The geometric realm of circles seems an unlikely setting for a startling mathematical discovery. A staple of geometry textbooks, the circle is already the subject of myriad theorems and countless exercises.
Nonetheless, researchers motivated by curiosity about a striking pattern of smaller circles packed within a larger circle have now found an extraordinary new formula that mathematicians had previously overlooked. The formula, which has to do with the curvatures of touching circles, has also yielded elegant generalizations that encompass spheres and analogs of circles in higher dimensions.
“No one had noticed it before,” says statistician Allan R. Wilks of AT&T Laboratories in Florham Park, N.J., who initiated the research. “It’s amazing to find something new in something so old and so classical.”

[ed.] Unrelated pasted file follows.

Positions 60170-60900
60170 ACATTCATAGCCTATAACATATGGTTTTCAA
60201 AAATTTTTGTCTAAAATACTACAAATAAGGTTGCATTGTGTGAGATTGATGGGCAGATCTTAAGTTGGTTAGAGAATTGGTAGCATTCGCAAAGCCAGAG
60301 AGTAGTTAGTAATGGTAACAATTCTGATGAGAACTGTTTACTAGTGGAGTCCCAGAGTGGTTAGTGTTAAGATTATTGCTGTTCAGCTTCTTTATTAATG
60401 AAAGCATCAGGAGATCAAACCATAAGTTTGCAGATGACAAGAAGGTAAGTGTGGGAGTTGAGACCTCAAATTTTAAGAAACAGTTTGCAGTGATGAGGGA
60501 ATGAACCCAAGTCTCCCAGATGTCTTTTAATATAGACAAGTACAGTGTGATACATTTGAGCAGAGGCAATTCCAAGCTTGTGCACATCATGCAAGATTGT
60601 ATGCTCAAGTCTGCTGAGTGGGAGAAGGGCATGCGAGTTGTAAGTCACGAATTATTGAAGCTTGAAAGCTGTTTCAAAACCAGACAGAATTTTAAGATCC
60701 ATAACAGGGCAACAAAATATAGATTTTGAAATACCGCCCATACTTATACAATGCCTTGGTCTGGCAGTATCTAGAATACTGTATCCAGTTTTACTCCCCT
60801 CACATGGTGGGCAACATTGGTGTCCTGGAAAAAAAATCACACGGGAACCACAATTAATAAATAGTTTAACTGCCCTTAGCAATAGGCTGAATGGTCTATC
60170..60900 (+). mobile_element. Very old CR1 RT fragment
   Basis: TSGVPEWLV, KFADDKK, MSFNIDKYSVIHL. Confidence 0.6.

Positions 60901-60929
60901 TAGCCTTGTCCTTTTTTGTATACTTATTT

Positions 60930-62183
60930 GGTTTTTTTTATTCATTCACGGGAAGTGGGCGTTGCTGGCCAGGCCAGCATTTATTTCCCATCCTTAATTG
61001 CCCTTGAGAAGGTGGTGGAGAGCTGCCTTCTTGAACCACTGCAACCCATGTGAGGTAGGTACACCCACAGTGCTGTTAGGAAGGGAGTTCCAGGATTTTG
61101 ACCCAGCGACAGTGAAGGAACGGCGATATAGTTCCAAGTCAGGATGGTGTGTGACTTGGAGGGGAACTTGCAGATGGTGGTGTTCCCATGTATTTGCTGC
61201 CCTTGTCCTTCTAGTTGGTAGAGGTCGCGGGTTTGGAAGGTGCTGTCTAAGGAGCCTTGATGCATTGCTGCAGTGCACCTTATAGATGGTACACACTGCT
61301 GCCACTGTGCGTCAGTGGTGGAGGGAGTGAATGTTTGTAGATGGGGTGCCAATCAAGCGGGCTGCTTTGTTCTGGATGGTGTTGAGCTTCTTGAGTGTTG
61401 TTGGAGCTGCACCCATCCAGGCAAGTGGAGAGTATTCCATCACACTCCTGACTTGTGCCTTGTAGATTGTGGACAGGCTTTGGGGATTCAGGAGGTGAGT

The route to the discovery began with a high school geometry problem. In 1998, during a lull in a conference in Germany, Wilks started talking with a colleague who was pondering his daughter’s homework assignment. The question concerned a pattern made up of two identical circles that fit side by side inside a third circle. The assignment was to find the radius of a fourth circle nestled between the outer circle and the two inner circles.
After Wilks had returned to the United States, he found the three-circle pattern still on his mind. In drawing it, he could easily insert smaller circles into the empty spaces among the larger circles. Each new circle would be as large as possible without overlapping the circles already present.
Wilks wondered about the relative sizes of the touching circles. He found his answer in a geometry textbook. In 1643, French mathematician René Descartes had developed a formula relating the curvatures of four circles that all touch, or are tangent to, each other.
He defined the curvature of a circle as the reciprocal of its radius. Hence, if the radius of a circle is one-fifth (1/5) that of another, its curvature is 5 times that of the larger circle.
Given four mutually tangent circles with curvatures a, b, c, and d, the Descartes circle equation specifies that (a2 + b2 + c2 + d2) = 1/2 (a + b + c + d)2.